I do miss some of the perqs of the past: private offices, beer at lunch...

That said, now get off my lawn!

about a year ago
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Why Bob Mansfield Was Cut From Apple's Executive Team

RetiredMidn Another way to look at it (100 comments)

Mansfield tried to retire in 2012. It's just possible he wanted out again and Tim Cook asked him to stick around and lend his expertise without the management responsibilities. It's the perfect semi-retirement: get rid of the tedious part of the job, work on the fun stuff, and continue to get compensated. I'd jump at an offer like that. Get removed from the management bio page? pfft.

about a year ago
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US Air Force Reporting Pilot Shortage

RetiredMidn Re:F35 and F22 (270 comments)

I think every fighter produced starting with the F-4 Phantom II was criticized as having some fatal flaw, and most ended up being liked by their pilots.

about a year ago
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Edward Snowden Nominated For Nobel Peace Prize

RetiredMidn Re:Two wrongs don't make a right (719 comments)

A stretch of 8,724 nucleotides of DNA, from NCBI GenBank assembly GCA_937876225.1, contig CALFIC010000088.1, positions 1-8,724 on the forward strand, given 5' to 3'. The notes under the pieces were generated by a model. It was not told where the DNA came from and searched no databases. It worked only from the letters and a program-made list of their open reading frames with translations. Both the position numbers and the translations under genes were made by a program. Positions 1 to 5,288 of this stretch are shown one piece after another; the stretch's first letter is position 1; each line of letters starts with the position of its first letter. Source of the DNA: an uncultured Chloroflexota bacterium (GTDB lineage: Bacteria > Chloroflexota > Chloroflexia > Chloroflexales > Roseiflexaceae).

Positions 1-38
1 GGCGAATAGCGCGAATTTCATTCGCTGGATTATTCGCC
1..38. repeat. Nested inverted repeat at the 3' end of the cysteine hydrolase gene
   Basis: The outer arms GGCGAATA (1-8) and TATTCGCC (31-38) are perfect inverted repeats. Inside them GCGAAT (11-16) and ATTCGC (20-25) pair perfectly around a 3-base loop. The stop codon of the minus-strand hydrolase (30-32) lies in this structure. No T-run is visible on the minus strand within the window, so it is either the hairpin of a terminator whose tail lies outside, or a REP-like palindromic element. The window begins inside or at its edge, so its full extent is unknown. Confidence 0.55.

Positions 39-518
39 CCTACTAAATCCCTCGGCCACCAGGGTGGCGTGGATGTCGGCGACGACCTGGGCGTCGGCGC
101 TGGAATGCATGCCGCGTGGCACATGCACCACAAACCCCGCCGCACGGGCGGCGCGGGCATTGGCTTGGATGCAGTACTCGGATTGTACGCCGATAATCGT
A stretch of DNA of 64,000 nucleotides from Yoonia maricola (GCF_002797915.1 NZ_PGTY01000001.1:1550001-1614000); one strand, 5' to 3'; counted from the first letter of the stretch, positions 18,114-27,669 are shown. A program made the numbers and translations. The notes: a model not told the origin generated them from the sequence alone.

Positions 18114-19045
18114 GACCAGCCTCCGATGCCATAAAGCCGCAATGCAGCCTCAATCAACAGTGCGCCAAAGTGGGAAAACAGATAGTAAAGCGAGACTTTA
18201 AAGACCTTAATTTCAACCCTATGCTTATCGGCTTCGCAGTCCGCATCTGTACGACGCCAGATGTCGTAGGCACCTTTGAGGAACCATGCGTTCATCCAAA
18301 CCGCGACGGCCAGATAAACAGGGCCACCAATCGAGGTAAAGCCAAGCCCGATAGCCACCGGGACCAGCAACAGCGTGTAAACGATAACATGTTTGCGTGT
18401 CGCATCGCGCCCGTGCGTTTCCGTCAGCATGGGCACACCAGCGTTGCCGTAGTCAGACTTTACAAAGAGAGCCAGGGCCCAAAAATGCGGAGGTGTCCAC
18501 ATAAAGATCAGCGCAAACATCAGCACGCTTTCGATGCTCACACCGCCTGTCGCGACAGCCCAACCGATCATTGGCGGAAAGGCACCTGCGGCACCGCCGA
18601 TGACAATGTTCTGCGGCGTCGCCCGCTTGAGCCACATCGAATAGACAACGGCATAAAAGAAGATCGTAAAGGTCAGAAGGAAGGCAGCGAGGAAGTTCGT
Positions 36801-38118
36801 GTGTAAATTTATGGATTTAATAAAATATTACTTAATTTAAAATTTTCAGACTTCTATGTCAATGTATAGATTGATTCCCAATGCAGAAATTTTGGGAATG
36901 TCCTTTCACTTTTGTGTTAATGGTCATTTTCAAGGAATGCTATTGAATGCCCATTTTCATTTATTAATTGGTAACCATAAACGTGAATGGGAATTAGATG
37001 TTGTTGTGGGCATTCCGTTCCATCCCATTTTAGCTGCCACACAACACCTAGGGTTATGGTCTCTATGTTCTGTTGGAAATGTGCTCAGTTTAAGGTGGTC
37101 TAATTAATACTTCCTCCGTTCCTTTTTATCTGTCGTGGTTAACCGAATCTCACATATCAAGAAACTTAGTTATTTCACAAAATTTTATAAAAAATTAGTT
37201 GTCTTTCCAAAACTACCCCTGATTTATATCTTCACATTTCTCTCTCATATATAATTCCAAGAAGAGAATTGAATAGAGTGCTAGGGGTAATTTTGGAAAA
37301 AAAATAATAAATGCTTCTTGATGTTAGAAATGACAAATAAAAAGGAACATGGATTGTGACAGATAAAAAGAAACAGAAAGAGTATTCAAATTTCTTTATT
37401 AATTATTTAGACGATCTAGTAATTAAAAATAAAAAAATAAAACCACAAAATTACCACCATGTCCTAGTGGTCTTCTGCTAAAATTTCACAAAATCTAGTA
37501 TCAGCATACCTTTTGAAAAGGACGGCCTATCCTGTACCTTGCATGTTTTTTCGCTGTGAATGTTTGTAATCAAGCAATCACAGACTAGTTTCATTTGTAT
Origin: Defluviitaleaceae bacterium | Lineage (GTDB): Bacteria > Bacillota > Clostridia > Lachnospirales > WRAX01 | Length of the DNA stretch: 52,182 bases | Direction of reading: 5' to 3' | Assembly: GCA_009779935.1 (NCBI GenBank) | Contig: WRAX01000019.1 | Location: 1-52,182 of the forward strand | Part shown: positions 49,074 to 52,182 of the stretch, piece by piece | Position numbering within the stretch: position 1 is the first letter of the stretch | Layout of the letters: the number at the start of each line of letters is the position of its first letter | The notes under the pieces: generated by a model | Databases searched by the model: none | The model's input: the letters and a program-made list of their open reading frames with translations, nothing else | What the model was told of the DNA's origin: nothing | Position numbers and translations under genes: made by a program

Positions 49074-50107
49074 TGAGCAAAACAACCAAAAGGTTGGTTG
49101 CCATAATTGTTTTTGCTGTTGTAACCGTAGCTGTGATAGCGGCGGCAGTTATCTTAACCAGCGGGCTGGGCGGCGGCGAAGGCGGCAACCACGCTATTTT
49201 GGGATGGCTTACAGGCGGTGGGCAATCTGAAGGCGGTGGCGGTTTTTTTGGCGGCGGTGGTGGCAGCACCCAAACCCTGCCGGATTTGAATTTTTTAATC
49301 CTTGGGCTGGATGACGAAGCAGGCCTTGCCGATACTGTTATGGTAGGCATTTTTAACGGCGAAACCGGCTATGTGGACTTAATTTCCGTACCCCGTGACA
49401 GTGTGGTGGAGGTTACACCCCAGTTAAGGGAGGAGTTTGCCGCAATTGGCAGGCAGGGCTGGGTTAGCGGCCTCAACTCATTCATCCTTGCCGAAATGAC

Wow. A Stranger in a Strange Land quote. Apropos of everything.

Not at all. My initial thought was that there is a lot to sort out about what Snowden did and ultimately will do, and it's probably not time to rush to judgement on the totality of Snowden's actions yet. A lot has come to light that people have legitimately reacted to, and that is ultimately a good thing. I just haven't sussed out the totality of Snowden's intentions and actions yet, and that's why I'm withholding my final personal judgement, and why I think it's early to award him a Peace Prize. If he's truly deserving, will a year or two matter? Others have waited much longer. Personally, I'd rather receive a carefully considered, even if delayed, approbation.

about a year ago
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Edward Snowden Nominated For Nobel Peace Prize

RetiredMidn Re:Two wrongs don't make a right (719 comments)

It's more complex than I have time for here, but...

To the extent that Snowden exposed the overreach of widespread data collection and surveillance of US citizens without probable cause, he may well be a hero.

If he truly has information that could badly damage legitimate U.S. interests (something the Guardian reporter claims, which I think may be overblown), and if he is willing to share that directly (or even indirectly) with foreign governments specifically to inflict that damage, then I have a problem with that.

There is a wide range of legitimate points of view about U.S. foreign policy, legitimacy of various techniques to protect national security, and so on. I respect many people's differing opinions on this. One thing I do think has been helpful is that the current debates have broken across once impenetrable ideological boundaries; people usually on opposite sides of the political divide are finding themselves agreeing with each other. It's forcing people on all sides to focus on the facts and issues rather than cling to ideology. That can't be bad.